The Gospel lesson is a very blunt reminder that all that we have comes to us from God our Heavenly Father. We deceive ourselves if we think that we are in control, that if we work harder we can make things happen the way we want them to happen. When we lose sight of God, and think that man, either ourselves or some other man, is in control, we have missed the point altogether. The destiny of the universe is in God’s hands, which is a far better, safer place to have it than in the hands of any man.

In our great concern for the things of this world, too many forget the other part that says, But seek ye first the kingdom of God, and his righteousness. The things of this world are temporal, that is, temporary, and will pass away with this world. The Kingdom of God is eternal, that is, everlasting, and will not pass away, so that is where we want to be sure that our focus is, on the things eternal. If that is where our gaze if fixed, we can deal with the transient matters of this life in simple gratitude to God for all that we have at His hand.

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About Father D

I am a priest of the Continuing Anglican Church, the continuation of orthodox Anglicanism into the present 21st century. My theology is definitely that of a Reformed Catholic point of view, neither Roman nor Calvinist.
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2 Responses to Thanksgiving 2010

  1. lizp4 says:

    Lovely! That passage is one of my all-time favorites. My mother came from a long history of old-line Pentecostals, and she knew her Bible inside and out (which didn’t really occur to me until I got older and began Bible study on my own. It took me a while to realize why so many passages I read sounded so FAMILIAR!)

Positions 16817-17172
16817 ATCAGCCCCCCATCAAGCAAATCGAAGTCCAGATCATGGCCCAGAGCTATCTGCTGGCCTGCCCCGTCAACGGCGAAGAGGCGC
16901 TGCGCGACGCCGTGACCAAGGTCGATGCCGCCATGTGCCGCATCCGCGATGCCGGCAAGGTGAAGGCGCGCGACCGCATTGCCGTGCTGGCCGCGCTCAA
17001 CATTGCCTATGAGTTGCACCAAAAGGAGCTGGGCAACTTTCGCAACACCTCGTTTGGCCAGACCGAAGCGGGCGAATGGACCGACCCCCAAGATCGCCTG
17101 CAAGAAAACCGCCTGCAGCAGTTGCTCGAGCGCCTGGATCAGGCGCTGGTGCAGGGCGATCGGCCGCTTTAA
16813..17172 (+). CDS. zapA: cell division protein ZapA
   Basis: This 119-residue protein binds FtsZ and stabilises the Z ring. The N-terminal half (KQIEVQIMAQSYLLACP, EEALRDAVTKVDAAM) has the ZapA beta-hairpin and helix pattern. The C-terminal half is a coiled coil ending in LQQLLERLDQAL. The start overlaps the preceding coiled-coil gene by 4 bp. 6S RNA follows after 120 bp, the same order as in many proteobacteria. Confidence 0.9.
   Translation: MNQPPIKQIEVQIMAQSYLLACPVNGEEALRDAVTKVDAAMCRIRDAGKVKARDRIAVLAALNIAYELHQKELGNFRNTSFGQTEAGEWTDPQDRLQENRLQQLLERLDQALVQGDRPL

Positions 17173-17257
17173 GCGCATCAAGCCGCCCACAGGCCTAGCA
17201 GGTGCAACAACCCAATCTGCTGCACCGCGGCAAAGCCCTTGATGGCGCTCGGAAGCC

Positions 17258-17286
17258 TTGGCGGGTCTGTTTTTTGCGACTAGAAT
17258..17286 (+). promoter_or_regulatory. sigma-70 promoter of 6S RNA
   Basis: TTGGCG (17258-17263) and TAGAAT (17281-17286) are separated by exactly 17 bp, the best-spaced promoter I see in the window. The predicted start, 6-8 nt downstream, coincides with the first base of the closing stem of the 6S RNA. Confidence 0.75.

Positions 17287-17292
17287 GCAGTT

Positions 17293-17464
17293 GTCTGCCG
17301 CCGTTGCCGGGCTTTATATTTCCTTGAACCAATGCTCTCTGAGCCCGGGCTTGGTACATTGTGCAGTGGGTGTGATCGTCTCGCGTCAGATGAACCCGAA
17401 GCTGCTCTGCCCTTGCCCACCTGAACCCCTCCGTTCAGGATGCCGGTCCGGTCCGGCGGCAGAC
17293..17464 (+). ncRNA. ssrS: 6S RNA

This was recited to us verbatim on more than one occasion. Her parents were multi-talented musicians who accompanied camp meetings and tent revivals, so I imagine she absorbed that Bible by osmosis, and I am glad she did. My earliest experience of Scripture came from her. She recited one passage after another from memory as she instructed us in Christian life. What a beautiful heritage! Thank you for reminding me.

    • Father D says:

      Liz, you are quite right when you say “what a beautiful heritage!” What a great blessing it is to come from a family in which the Bible is known, quoted, and taught. Just think how much different our world would be today if that were the norm instead of the rare exception.

      The most common beliefs today are (1) I have what I have because of my own efforts, or (2) I have only what the government (or someone else) will provide for me. There is such a tiny minority who realize today that all that we have comes directly from the hand of God himself, and without Him, we wither and die. Even so, this last is true. We must work for it, but only God can provide it.